Britain’s smallest bird of prey continues to thrive at Ray Wind Farm

  • Ray Wind Farm near Kirkwhelpington has been generating electricity since 2017
  • 23 Merlin chicks have fledged at Ray Wind Farm since 2017
  • Merlin are Britain’s smallest bird of prey with an estimated population of around 1,000 pairs in the UK

Twenty-three Merlin chicks from nests around the turbines at Ray Wind Farm, near Kirkwhelpington in Northumberland have fledged since the wind farm started generating electricity in 2017.

Merlin (Falco columbarius), which are Britain’s smallest bird of prey have suffered a decline in the past, with an estimated population of around 1,000 pairs in the UK.

Merlin chick

Vattenfall, owner and operator of Ray Wind Farm, were aware that Merlin were present at the site through development and were very careful to ensure that the birds were not disturbed during the construction and operation of the wind farm, working closely with key bodies.

As part of the Habitat Management Plan at the wind farm, improvement works were undertaken to restore sensitive habitats including blanket bog by re-wetting the surrounding area. Works are also being undertaken to encourage the regrowth of heather, improving biodiversity overall including the population of insects – a food source for a number of birds of conservation concern in the local region.

Robin Cox, Environmental Specialist at Vattenfall said:

“We are committed to making sure that renewables play their part not only producing fossil fuel free energy, but also through our work to protect our natural environment. It's great to see another five Merlin chicks fledged at Ray this year. I’d like to thank the licensed ringers from Northumbria Ringing Group who continue to visit the site annually to check and ring the birds.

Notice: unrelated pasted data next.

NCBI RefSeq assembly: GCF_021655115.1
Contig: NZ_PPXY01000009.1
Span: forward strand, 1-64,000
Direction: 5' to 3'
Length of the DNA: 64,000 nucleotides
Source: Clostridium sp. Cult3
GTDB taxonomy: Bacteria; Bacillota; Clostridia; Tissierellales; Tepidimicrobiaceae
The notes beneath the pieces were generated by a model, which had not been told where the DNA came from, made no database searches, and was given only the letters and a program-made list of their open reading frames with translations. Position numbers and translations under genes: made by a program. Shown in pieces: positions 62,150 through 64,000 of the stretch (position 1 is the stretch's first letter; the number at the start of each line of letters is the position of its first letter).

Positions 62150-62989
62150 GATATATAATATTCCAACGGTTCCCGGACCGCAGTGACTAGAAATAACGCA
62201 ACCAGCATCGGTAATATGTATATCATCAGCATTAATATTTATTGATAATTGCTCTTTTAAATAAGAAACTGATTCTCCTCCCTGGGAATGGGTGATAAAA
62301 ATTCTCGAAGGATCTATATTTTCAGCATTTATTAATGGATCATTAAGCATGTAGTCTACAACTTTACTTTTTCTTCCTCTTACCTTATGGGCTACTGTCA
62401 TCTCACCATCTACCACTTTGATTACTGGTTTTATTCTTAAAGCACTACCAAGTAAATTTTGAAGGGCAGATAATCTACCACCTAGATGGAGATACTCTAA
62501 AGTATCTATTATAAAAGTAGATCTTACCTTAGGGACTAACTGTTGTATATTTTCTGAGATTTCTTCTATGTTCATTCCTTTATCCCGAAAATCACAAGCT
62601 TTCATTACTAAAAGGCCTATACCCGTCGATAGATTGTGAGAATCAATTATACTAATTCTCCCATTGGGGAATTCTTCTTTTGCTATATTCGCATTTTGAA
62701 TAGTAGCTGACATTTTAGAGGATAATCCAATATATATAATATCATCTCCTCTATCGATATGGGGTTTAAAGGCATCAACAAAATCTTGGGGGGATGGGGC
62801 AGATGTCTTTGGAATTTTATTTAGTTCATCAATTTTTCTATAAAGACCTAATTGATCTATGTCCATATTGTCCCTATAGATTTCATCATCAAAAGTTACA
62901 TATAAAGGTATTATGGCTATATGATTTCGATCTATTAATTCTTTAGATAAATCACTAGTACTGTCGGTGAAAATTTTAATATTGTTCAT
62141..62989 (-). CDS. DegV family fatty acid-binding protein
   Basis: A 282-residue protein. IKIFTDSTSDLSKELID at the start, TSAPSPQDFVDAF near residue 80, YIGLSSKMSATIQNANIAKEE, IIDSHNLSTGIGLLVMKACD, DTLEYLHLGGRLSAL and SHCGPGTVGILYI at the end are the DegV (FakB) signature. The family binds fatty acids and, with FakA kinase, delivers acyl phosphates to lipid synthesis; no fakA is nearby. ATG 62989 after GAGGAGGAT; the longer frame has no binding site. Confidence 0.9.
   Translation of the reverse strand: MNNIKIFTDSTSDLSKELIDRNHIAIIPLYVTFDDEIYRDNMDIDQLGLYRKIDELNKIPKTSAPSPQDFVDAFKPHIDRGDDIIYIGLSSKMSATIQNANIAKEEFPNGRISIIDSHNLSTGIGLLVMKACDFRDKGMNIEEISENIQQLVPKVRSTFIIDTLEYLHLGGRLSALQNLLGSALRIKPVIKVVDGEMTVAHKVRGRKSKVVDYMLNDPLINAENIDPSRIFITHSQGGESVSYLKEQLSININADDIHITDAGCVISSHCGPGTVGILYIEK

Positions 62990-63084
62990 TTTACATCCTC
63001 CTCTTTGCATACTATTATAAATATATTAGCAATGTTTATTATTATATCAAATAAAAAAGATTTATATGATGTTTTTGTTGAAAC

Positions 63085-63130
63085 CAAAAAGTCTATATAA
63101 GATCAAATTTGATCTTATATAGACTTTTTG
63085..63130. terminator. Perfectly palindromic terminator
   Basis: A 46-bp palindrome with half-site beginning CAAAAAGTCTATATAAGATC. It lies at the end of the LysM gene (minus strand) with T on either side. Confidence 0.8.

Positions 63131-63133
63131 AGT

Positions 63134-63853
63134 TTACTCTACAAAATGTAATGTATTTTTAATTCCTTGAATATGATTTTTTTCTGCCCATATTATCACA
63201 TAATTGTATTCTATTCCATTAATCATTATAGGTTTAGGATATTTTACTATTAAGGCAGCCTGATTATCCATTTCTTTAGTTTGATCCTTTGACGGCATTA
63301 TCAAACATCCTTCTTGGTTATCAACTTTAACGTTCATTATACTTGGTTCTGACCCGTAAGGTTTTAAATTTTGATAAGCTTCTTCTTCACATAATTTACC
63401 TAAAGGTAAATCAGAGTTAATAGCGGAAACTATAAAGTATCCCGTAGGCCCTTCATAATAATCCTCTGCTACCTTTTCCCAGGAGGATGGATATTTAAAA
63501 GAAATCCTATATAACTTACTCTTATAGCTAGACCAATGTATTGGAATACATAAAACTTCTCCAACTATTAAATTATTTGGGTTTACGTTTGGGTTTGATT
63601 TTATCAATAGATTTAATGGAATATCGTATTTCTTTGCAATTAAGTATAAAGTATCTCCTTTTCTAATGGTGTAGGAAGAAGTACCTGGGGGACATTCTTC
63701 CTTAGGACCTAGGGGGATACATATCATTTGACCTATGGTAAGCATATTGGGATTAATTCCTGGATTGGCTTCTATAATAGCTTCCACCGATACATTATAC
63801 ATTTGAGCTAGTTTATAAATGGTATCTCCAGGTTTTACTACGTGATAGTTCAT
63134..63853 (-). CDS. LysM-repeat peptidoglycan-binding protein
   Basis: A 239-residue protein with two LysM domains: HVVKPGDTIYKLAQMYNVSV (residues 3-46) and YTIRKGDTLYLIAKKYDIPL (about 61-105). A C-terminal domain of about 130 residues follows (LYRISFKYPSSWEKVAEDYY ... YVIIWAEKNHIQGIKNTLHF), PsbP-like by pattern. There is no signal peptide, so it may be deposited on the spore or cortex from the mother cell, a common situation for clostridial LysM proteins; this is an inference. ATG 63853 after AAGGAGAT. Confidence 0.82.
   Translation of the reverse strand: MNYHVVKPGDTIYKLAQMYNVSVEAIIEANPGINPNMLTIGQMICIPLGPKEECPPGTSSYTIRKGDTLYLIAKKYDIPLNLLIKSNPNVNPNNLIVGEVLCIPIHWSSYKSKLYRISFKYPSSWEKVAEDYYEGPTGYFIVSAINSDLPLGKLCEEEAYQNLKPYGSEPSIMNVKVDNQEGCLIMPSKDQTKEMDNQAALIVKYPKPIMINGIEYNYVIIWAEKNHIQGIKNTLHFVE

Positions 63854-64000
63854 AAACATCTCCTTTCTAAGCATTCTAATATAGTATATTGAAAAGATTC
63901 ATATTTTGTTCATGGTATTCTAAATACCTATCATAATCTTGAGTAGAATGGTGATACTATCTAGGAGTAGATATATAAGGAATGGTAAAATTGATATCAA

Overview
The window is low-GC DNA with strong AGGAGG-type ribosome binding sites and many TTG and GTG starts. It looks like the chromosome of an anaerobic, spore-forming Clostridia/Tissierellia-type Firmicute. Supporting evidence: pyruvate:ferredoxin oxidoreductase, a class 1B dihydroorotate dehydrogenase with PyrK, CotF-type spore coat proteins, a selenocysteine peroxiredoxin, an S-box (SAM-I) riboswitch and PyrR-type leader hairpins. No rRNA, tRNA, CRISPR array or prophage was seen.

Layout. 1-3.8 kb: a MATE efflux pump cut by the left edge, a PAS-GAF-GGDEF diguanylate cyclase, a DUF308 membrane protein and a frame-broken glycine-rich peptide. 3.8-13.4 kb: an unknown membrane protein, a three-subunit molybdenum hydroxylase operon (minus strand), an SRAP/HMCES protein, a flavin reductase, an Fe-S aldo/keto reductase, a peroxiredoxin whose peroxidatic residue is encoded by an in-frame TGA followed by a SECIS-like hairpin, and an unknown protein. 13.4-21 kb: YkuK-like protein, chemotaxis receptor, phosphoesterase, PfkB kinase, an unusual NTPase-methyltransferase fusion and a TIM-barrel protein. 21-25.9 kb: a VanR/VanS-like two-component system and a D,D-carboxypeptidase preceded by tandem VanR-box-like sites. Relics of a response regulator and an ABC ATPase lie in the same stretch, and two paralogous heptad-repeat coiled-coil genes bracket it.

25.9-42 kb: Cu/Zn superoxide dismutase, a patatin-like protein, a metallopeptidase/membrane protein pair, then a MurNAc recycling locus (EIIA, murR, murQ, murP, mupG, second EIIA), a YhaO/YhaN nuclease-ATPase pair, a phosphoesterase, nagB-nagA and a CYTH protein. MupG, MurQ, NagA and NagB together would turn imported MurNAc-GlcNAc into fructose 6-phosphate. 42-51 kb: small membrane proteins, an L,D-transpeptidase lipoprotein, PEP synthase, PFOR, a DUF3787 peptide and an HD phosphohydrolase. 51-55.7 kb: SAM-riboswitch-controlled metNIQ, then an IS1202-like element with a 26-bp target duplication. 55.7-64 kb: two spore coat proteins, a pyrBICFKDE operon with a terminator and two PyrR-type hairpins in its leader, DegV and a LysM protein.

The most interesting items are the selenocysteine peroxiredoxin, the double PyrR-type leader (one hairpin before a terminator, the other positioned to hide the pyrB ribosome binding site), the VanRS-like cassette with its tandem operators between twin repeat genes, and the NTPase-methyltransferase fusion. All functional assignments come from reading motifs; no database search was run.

“It is hoped that our ongoing collaboration with the Northumbria Ringing Group will continue to see this trend of successful breeding attempts by Merlin as well as other upland species such as Curlew and Golden Plover.”

Paul Galloway from Northumbria Ringing Group (NRG) said:

“Northumbria Ringing Group members have been monitoring breeding Merlin in upland Northumberland since 1962, including the Cheviot Hills and Border Forests.

“The Merlin is a Schedule One Protected Species and alarmingly in 2015 was added to the UK Red List of Birds of Conservation Concern. Merlin have attempted to breed on Ray Wind Farm every year since 2017, and with fledged young recorded in all but one of those years it is one of our most successful sites. We are particularly grateful to Vattenfall, along with other like-minded landowners, for their collaboration and ongoing support with monitoring efforts.

“NRG record annually all known breeding attempts or vacant historic territories and ringing data helps scientists and conservation groups build a greater understanding of key habitats, population trends, survival rates and long-term impacts of habitat or climate changes. This is critical to help inform decisions for the future conservation of this truly magical species.”

Read more about Ray Wind Farm here

Find out more about our environmental work here. 

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